The Fastest Among Us

part I

Some time ago, I happened upon an article that announced the fastest time for running the Appalachian Trail, ever.  This means that a guy — Karel Sabbe — ran from one end of the Appalachian Trail — Springer Mountain, Georgia — to the other end — Mount Katahdin in Maine — a distance of 2190 miles.  He did this in a bit over 41 days which is an average pace of just under 53 miles a day.

Well, this all got me to thinking.

Given my background and experience on the hiking trail, what the hey!  This is such an inappropriate use of the Appalachian Trail.  The A T is a foot trail, designed for hiking.  Over time its length varies but the currently accepted end-to-end is 2180+ miles, or 2190 miles, or 2,189.2 miles, changing due to regular pathway relocations.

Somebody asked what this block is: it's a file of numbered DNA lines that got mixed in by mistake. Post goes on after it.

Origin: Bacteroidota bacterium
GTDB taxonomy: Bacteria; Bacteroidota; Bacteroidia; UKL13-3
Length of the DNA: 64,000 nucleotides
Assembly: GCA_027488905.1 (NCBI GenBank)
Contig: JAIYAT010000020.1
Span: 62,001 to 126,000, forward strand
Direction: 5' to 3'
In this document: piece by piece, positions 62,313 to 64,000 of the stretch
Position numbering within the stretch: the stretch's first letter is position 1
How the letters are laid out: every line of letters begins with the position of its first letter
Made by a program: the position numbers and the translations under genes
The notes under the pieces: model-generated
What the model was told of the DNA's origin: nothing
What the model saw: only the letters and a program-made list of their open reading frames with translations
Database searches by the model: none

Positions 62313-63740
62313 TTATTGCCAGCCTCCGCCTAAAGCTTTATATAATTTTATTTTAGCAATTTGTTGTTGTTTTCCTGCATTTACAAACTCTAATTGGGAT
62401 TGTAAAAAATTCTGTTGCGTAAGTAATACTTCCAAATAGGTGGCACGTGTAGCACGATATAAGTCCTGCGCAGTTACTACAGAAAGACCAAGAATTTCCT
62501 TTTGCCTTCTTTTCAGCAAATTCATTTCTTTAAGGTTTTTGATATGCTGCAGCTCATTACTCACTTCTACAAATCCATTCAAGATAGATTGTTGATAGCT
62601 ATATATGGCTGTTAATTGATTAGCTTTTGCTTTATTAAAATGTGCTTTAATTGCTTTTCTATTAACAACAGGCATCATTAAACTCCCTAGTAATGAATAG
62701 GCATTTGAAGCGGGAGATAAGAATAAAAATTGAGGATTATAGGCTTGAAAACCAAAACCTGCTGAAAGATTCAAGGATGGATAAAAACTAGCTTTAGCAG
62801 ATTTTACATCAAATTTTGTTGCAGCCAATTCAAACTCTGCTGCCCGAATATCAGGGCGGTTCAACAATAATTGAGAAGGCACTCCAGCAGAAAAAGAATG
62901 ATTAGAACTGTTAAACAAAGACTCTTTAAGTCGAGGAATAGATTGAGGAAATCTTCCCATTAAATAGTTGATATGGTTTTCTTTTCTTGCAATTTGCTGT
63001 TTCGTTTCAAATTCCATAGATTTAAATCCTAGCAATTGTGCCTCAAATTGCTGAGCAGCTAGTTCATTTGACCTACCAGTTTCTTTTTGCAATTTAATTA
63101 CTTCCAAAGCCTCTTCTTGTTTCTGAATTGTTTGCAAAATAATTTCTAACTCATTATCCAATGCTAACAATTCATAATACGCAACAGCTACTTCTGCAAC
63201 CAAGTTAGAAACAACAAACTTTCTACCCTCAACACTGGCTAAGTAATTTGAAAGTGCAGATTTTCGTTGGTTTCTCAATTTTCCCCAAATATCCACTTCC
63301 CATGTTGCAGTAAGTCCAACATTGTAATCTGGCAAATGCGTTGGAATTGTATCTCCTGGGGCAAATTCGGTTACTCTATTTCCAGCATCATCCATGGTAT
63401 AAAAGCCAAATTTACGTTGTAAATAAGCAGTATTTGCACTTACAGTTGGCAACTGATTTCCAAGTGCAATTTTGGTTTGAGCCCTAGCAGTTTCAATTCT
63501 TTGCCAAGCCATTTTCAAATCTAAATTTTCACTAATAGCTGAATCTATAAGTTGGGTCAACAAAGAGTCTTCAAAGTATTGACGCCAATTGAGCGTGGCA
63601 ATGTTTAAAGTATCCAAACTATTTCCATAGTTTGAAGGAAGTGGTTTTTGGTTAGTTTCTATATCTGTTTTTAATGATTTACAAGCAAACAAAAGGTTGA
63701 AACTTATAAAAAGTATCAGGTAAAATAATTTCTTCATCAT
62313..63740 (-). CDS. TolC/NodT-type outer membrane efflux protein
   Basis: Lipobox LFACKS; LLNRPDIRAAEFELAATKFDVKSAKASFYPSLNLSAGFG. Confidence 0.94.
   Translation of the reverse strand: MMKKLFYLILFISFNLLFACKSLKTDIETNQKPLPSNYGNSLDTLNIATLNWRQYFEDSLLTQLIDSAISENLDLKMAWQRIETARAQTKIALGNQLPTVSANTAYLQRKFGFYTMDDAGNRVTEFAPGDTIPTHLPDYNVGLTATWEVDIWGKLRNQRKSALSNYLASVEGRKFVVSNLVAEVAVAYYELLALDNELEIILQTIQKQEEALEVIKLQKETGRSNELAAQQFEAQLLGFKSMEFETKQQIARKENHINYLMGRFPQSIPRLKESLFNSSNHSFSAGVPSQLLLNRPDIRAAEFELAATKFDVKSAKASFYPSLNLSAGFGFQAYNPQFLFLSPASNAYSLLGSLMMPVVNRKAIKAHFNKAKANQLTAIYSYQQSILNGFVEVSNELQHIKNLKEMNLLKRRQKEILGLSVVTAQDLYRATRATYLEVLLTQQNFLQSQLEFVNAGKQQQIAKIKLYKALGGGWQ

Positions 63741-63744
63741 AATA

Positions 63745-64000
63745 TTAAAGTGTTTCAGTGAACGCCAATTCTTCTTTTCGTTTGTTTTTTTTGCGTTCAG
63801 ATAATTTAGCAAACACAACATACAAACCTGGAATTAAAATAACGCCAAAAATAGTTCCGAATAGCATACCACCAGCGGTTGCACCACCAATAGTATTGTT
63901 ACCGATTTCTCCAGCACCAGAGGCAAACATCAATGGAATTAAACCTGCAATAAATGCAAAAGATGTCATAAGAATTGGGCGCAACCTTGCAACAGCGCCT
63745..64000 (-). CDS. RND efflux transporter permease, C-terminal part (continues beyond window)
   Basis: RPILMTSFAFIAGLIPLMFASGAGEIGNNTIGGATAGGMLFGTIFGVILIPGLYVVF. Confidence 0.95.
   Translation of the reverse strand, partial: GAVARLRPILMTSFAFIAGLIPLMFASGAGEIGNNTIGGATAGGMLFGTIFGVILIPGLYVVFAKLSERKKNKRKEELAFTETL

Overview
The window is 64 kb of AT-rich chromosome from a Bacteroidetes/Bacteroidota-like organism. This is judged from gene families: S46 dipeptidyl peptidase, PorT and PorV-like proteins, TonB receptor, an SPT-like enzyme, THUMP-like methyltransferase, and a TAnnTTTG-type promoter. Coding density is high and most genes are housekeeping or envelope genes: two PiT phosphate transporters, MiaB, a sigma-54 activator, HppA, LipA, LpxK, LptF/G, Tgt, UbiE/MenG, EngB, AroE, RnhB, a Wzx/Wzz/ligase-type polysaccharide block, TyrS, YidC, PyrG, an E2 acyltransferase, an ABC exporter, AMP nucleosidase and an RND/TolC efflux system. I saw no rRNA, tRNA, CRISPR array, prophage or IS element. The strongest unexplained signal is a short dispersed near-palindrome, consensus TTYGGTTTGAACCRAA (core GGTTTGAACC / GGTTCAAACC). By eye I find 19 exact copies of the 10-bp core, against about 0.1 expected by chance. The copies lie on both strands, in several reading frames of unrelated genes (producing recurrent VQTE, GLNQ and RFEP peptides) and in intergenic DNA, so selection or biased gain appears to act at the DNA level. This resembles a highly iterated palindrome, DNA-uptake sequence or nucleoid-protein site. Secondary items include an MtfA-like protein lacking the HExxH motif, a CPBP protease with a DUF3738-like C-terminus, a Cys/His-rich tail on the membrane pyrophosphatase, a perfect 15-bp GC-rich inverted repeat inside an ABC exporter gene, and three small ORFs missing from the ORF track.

It is a foot trail, a hiking trail.  Much of the environment of the Appalachian Trail holds some of the most beautiful forested places on Earth, especially when making multi-night trips, hiking and camping along the way.  Get out there and enjoy what it is and breathe it in.  Observe the locals, the critters who live there:  the elk, the wolves, the moose and the bear, deer, fox and raccoon.  The soaring hawks, the melodious songbirds.  Even the mosquitoes.  Mosquitoes?  Okay, too much.

Pay attention to the spruce and fir, the maple, beech, oak, ash, what’s left of it, walnut, sycamore, chestnut, tulip and hemlock.  More than its share of dogwood, rhododendron, laurel, fern and moss, jewel weed and mushroom.

Why this list of Trail-dwelling flora?  Because these, and a million more reasons, are why we hike the Appalachian Trail.  When you are blistering up the trail as fast as you can go, you don’t have the time to savor the environment that spawned this dreamworld, this real-life fairyland.

[please go to Who’s Faster Among Us part II

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